Two Carson City residents have said they will seek the Assembly District 40 seat currently held by P.K. O’Neill.
Former longtime Carson City treasurer Al Kramer and Chris Forbush are entering the race. O’Neill has said he will seek re-election.
Kramer on Friday said he will work to ensure Nevada’s tax dollars are “spent with the greatest efficiency and effectiveness on services that really need to be provided by the state.”
He said Nevada must become a more business friendly state to grow the economy and the new commerce tax isn’t business friendly and is “a step in the wrong direction.” He said the other tax increases approved by the 2015 Legislature should make it unnecessary to further increase any taxes. But he said he has no intention of signing the no taxes pledge.
“Business friendly also means we need a highly trained workforce and means we need an affordable university and community college system where the average Nevadan can prepare for jobs with Tesla and other employers coming to this state,” he said.
He also said Nevada has enough gun laws on the books but supports background checks.
“Studies need to be done to see how we can keep guns out of the hands of those with mental disorders without infringing on the constitutional rights of everyone else,” he said.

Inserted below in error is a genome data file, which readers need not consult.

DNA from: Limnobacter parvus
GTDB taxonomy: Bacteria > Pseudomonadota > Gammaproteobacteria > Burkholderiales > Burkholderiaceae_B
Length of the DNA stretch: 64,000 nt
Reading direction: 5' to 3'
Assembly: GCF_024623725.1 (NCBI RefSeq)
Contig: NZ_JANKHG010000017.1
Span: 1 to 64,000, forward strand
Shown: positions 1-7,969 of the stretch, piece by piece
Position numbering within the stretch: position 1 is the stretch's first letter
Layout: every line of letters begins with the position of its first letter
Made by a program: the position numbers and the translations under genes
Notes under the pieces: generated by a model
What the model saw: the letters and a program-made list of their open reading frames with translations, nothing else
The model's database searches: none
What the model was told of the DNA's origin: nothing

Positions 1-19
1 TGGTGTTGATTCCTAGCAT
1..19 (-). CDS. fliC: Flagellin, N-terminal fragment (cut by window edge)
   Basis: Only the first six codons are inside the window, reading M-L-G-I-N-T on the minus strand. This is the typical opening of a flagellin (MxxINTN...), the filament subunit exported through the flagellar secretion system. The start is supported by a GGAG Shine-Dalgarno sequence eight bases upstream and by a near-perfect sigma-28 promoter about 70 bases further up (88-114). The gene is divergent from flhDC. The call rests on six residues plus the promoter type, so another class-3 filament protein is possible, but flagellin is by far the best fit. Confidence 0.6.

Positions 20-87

Kramer served 20 years as Carson City’s elected treasurer before returning to the state treasurer’s office to manage investments.
Kramer also served five years in the U.S. Army, retiring from the reserves as a captain.
Forbush said the reason for his candidacy is O’Neill’s vote for the 2015 tax package.
“You can’t squeeze a small business or people who produce and provide jobs and simultaneously expect a community or state to prosper,” said Forbush, a Republican like O’Neill. He said his first campaign act was to sign the taxpayer pledge.
He also said he believes “further gun control is a violation of my rights under the Second Amendment and I am not ashamed to speak out against it and push back.”
He’s a recent graduate of Brigham Young University law school but, according to the state bar website, hasn’t yet been admitted to the Nevada bar.